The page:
NEW YORK SHOPPING GUIDE
Get the most out of one of the world’s main fashion capitals with our insider’s guide.
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New York is where America’s great designers go to reach the proverbial next level, which usually starts with showing a revolutionary collection during Fashion Week and ends with international recognition. A future Ralph Lauren or Calvin Klein won’t have arrived until he’s opened a store or three somewhere in the city that never sleeps and often shops.
Nearly every Manhattan neighbourhood has a unique retail identity. Consider Fifth and Madison Avenues, with their glistening stacks of luxury boutiques and world-famous department stores. Or the cobbled streets of the downtown villages with their funky, hidden-away shops patronised by those with more dash than cash. As the world’s high heels descend on New York for Fashion Week, its rich and diverse shopping scene is more relevant than ever.
Get the most out of one of the world’s main fashion capitals with our insider’s guide to its must-shop stores and stylish places to pause.
Lee Carter edits Hint, an online New York fashion magazine reporting up-to-the-moment trends, runway, fashion industry and shopping news for the city.
First opened in London, then Tokyo, Dover Street Market is an avant-garde phenomenon. The brainchild of Comme des Garçons designer Rei Kawakubo, Dover has now sprung up in New York’s newly christened, formerly humdrum NoMad (north of Madison Square Park) neighbourhood. The multi-brand, multi-floor concept store stocks the artful wares of designers from all over the world, including a select number of luxury labels that want in on the zeitgeist.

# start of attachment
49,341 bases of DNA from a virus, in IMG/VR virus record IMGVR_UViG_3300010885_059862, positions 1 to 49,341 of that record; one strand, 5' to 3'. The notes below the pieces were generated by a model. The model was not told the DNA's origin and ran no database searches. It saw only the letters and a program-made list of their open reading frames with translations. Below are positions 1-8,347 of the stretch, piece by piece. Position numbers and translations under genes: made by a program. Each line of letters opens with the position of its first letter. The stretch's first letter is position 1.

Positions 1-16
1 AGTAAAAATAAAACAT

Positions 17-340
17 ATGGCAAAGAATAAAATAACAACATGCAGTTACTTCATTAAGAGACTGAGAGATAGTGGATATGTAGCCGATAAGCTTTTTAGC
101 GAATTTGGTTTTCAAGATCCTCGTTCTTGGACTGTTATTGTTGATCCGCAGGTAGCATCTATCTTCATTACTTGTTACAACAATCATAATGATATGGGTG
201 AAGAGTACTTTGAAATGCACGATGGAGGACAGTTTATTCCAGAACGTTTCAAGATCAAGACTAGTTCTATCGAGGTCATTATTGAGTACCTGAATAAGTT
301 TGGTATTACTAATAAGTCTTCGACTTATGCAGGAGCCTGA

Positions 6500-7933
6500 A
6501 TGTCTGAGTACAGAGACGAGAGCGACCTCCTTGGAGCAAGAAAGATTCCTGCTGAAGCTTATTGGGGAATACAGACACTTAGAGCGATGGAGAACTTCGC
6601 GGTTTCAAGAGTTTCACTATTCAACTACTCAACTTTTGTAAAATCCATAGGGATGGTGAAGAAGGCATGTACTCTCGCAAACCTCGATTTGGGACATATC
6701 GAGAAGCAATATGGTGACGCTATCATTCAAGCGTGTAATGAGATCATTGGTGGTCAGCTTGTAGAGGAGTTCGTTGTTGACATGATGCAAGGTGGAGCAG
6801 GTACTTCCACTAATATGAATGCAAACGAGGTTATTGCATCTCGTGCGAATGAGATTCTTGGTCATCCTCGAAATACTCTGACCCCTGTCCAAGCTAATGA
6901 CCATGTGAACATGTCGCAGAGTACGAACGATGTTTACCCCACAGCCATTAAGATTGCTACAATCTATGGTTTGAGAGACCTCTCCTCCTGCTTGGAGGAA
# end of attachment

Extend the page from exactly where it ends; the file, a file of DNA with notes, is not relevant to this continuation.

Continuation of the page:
The little Lower East Side shop that could, Opening Ceremony has revolutionised retail with its eclectic mix of merchandise and uncanny power to predict the Next Weird Thing (including but not limited to Ben-Day dots, eyeball prints and pixelated tigers). The brand has collaborated with the likes of Chloë Sevigny and Spike Jonze, and its owners Humberto Leon and Carol Lim are the new creative directors of famous Paris fashion house Kenzo.
New York’s best-kept menswear secret, Odin has three outposts in the East Village, West Village and SoHo. Men of the modestly directional sort can feel confident in its slogan tees and statement suits by the world’s finer men’s designers. Odin’s own line has also received plenty of buzz, particularly the cult scents that women are now borrowing from their boyfriends.
Kirna Zabête, a combination of the owners’ nicknames, opened in 1999, selling an upbeat blend of luxury items in a range of categories: clothing, jewellery, home, baby, pet – even candy. Known for their impeccable seasonal edits of the top runway collections, from Stella McCartney to Christopher Kane and New York’s own Proenza Schouler, university friends Beth Buccini and Sarah Easley bring a personal touch to the art of shopping.
While the Upper East Side has its share of glamorous Bs —Bergdorf Goodman, Bloomingdales, Henri Bendel — Barneys New York is the king of destination department stores. The fashion faithful flock there for conceptual and luxury labels alike, not to mention the died-and-gone-to-heaven shoe floor. It’s not all old school, either: in 2017, a downtown location will open at Seventh Avenue and West 17th Street, in the same building where Barney Pressman founded his menswear company in 1923.